Market Overview

China Halts U.S. Soybean Purchases, Ratchets Up Rhetoric As Trade War Continues

China Halts U.S. Soybean Purchases, Ratchets Up Rhetoric As Trade War Continues

Although Wall Street this morning looked poised to take a break from recent selling, it appears that the market is lacking an impetus to buy in a meaningful way.

In general, there appears to be a change of mindset going on in the market, fueled by the breakdown of tariff talks with China, the Fed’s unwillingness to cut rates, and an earnings season that saw growth curbed after big gains in 2018.

Yesterday, as risk-off sentiment pressured equities, the S&P 500 Index (SPX) sank below the key psychological level of 2800 for the first time since late March after bouncing off of it earlier this month. 

The benchmark also fell below its 200-day moving average of 2776 but ended up bouncing back by the end of the session. That could be part of this morning’s bounce. Still, it was the first time in more than two months that the SPX had slid below its 200-day moving average, often seen as a key level to watch.

One thing to keep in mind is that stocks tend to retest levels like that, so we’ll have to wait and see whether that happens, and if so, whether that level holds.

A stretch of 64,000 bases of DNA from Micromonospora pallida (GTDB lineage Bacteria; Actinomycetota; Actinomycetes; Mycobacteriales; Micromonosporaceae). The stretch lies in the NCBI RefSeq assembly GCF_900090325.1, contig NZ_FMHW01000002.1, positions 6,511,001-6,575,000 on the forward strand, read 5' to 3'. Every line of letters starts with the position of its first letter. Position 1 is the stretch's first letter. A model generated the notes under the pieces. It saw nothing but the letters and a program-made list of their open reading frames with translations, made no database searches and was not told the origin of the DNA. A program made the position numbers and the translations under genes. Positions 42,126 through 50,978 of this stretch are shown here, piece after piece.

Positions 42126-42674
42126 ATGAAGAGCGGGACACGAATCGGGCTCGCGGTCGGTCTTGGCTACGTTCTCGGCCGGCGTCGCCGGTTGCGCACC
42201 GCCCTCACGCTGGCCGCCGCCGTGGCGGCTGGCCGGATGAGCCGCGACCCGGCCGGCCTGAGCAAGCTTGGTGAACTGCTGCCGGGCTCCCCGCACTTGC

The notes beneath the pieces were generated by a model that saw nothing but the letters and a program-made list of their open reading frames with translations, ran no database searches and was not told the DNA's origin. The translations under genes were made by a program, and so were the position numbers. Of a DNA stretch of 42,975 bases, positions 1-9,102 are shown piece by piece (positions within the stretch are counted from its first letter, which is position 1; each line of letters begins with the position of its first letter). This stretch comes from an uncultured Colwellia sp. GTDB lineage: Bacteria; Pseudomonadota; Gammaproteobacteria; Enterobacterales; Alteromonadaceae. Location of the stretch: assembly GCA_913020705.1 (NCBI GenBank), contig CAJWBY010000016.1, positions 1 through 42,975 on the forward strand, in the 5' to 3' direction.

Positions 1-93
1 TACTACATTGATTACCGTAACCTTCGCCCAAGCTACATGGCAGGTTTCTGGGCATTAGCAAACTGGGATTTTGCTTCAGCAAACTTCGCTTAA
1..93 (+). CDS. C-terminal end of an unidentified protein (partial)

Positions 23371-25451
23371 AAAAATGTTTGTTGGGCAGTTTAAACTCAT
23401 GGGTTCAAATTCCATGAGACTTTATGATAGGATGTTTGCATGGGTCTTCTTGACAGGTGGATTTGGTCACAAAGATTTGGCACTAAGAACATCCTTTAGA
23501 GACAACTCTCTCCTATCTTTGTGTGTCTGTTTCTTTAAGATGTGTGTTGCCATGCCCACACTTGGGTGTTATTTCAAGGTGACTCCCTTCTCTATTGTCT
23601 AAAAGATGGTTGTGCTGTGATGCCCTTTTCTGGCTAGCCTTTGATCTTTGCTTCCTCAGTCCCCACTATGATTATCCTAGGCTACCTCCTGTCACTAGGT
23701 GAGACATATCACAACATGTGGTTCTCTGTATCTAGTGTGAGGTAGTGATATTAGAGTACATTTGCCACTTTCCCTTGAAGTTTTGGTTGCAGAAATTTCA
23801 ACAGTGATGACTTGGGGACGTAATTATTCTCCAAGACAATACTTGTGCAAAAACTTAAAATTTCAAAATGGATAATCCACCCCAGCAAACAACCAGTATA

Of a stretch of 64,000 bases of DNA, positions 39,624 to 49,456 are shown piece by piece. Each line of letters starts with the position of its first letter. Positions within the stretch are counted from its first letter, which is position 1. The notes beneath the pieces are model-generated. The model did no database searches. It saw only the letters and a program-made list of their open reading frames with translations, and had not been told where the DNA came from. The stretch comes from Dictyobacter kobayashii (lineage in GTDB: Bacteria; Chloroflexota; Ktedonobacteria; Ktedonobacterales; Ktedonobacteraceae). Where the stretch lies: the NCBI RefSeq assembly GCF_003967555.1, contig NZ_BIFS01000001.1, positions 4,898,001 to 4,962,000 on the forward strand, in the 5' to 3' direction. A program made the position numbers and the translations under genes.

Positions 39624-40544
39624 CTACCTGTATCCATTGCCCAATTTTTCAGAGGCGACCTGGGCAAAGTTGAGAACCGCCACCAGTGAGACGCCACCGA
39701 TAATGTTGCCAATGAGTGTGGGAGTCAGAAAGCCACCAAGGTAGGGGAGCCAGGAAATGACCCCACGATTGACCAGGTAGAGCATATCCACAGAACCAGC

The financial news continues to be dominated by U.S.-China trade-related headlines. Bloomberg reported that China has put purchases of American soybeans on hold. And Chinese Vice Foreign Minister Zhang Hanhui accused the United States of “naked economic terrorism, economic homicide, economic bullying.”

Flight to Safety

This week many investors seem to have been rushing to the sidelines and into more conservative investments as they wait out the worsening trade situation. China’s recent threat to use its supply of rare earth elements as a weapon is a worrying escalation. Rare earth elements are used in technology like cell phones, electric cars, and wind turbines, and China produces the great majority of the world’s rare earth supplies.

China’s threat, carried in state media, might indicate a worsening relationship here. Beijing went pretty deep in the bag to throw out something that would hurt. Whether they actually do curb exports is an open question, and it would probably hurt China’s economy. It shows, however, just how negative the situation has become.

Government Debt In Demand

Treasuries remained a big focus Wednesday, with the benchmark 10-year yield finishing Wednesday near 2.26% after falling below 2.25% at times during the day, its lowest level since late 2017. Even more significant, maybe, is the yield curve “inversion” between the 10-year and three-month Treasury notes. The three-month yield was 10 basis points above the 10-year yield, the widest inversion since the last recession.

Some economists say an inverted yield curve is sometimes the sign of a pending recession, though others say the relationship isn’t necessarily an accurate prediction. What it does show at this point, however, is that investors appear to be seeking shelter in what they see as a conservative part of the market rather than taking chances with more aggressive investments like stocks.